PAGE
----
The Bible, in the Pre-Vatican II era


#1

Today I’ve finally got my English-Latin Douay-Rheims Bible (see here: amazon.ca/Douay-Rheims-Clementina-Vulgata-English-Latin-Bible/dp/1905574444/ref=sr_1_5?s=books&ie=UTF8&qid=1496113079&sr=1-5&keywords=douay+rheims+bible) that I ordered from Amazon. I’ve been wondering about Bible-reading in the pre-Vatican II era. There is a common myth that, the pre-Vatican II ere discouraged the lay from reading the Bible, I’ve heard it a lot at my liberal RCIA class.

However, don’t believe that the pre-Vatican II 50s was a golden age of Catholicism. I believe that the abuses that Vatican II brought in, were self-inflicted, by problems stemming from the pre-Vatican II era. So I want to know, how common was Bible-reading in the pre-Vatican II era? Were there any issues or controversies with Sacred Scripture, in the pre-Vatican II era?

Glory to God
and
Hail Mary!


#2

catholic-convert.com/wp-content/uploads/ForbidBibleReading.pdf


#3

In 1943 Pope Pius XII issued an encyclical letter, Divino afflante Spiritu, which encouraged Roman Catholics to translate the Scriptures from the Hebrew and Greek texts, rather than from Jerome’s Latin Vulgate. As a result, a number of Dominicans and other scholars at the École Biblique in Jerusalem translated the scriptures into French. The product of these efforts was published as La Bible de Jérusalem in 1956.

Your question is a bit interesting, as biblical scholarship goes back before Pope Pius XII. However, there was a gap between what scholars were doing and what was happening “in the pew”. It was not in the least unusual for people to have a “home” bible. And it was not so much that people were discouraged from studying the Bible, as much as it was simply not a matter of focus.

That is not to say that people may not have been warned from trying to interpret the Bible (which is a bit different from not reading it) as the focus of many who knew their faith was still focused backward as seeing the Protestants as “heretics” and “wrong”, rather than seeing what we shared in common with the Protestants. And as a note, the Church does not consider the vast majority of Protestants as “heretics”, although heir founders may have been.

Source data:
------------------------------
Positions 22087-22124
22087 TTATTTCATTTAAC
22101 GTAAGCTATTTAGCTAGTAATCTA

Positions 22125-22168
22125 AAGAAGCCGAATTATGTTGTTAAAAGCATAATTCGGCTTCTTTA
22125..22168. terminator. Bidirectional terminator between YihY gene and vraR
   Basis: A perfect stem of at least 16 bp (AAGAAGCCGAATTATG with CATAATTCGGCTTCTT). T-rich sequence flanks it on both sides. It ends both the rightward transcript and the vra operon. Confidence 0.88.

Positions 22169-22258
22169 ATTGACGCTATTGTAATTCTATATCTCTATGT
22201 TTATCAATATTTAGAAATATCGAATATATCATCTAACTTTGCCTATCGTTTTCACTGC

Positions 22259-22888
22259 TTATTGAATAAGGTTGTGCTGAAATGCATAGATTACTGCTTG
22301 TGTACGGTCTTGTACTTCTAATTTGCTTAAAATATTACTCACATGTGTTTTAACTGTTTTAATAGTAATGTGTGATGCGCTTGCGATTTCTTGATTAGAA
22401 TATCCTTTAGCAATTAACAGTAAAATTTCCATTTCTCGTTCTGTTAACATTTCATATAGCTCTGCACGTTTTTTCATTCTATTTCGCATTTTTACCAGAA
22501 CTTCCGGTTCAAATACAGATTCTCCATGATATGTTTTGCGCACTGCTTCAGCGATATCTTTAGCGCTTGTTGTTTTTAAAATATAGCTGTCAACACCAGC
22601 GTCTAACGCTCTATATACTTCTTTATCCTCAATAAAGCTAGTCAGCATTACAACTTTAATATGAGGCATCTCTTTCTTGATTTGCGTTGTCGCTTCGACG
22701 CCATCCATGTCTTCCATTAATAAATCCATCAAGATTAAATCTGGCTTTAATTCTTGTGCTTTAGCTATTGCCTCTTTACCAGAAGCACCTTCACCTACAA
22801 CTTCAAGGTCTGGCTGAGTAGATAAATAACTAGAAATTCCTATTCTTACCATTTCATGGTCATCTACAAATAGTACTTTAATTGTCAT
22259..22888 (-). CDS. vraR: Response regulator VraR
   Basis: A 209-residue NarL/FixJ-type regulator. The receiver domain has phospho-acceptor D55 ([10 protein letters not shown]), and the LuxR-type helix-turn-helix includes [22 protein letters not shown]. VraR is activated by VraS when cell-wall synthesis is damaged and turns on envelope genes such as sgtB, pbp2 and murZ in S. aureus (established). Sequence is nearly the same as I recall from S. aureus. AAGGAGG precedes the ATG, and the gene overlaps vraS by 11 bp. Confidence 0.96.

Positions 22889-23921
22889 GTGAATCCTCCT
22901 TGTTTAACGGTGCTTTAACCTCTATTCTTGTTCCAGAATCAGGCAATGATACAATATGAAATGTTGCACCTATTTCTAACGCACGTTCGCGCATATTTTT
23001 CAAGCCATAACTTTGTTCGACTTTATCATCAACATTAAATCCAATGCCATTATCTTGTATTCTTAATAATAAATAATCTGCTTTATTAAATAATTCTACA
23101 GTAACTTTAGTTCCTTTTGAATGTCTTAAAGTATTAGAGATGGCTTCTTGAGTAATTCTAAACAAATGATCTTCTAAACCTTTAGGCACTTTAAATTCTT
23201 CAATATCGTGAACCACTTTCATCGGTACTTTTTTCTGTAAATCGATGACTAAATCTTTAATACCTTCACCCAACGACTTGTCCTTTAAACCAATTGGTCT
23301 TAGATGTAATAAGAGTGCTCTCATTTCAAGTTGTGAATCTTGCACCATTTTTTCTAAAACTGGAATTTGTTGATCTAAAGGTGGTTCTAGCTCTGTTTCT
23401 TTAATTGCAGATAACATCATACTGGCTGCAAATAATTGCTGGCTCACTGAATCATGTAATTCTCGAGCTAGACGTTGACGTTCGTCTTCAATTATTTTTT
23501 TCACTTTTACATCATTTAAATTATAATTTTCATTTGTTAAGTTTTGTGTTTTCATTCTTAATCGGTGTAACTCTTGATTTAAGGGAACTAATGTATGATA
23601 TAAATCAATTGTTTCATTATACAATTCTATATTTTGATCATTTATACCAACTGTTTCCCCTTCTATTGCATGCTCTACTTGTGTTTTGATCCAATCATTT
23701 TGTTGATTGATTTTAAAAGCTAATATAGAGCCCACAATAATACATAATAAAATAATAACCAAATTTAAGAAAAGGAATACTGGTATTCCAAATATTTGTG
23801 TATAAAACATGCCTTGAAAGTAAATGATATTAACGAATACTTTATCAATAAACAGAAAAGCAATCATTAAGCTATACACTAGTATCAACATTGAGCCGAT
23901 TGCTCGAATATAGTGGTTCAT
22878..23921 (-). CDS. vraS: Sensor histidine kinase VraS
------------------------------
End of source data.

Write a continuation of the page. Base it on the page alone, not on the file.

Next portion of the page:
Keep in mind also that while there were lay theologians prior to Vatican 2, there were not many spread around, and there was far less information coming from the ones who existed; information directed to the “pew sitters” was little and far in between, Since Vatican 2, there have been many more individuals who have earned Masters and PhDs in Theology, and in particular, Scriptural Theology, and so there is a far greater amount of information directed to the laity, both in studies in themselves, and in programs for studying the Bible in groups. And that at least in part can be from the leadership which Pius XII and subsequent Popes have given us, as well as the documents of Vatican 2.

So the Jerusalem Bible, which came out first in French in 1956, arrived in the English speaking world in 1966, amid an almost explosive interest in Scripture, and Scripture scholarship.

The link in post #2 is worth reading (although a bit long). Also, one of the aspects of the Jerusalem Bible was the extensive footnotes, which helped readers to see interconnects which were simply unknown to readers prior to its publication.


#4

When I was a child we had a Catholic bible that was dated 1862.


#5

That is a beautiful Bible!


#6

There was as much Bible reading among Catholic in the 1950s as there is now. Maybe more. Remember more Catholics were going to daily Mass, where they would get a lot of scripture. Devotional books were common also, which had some scripture. It was natural for some people to follow up on an interesting Mass reading.

Most families had a family bible. Some read it, some not. In my grammar school we read the Acts of the Apostles in 8th grade. The bible was not carried around in church, lifted up, etc. But read by some laity. Huge numbers of youth were considering seminary or religious life, and they, especially, would read the Bible, daily readings, etc, even if they remained laity.

There was more caution about the risk of misinterpretation of scripture - taking things out of context, or following some bizarre tangent.

In the last few decades we have seen people use the bible to justify snake handling, preparing for the comet to carry everybody off, or 1000 contradictory and ludicrous meanings. So the warnings against taking the bible out of context were justified. Are Catholics today actually **reading **the bible much? Or just applauding the bible?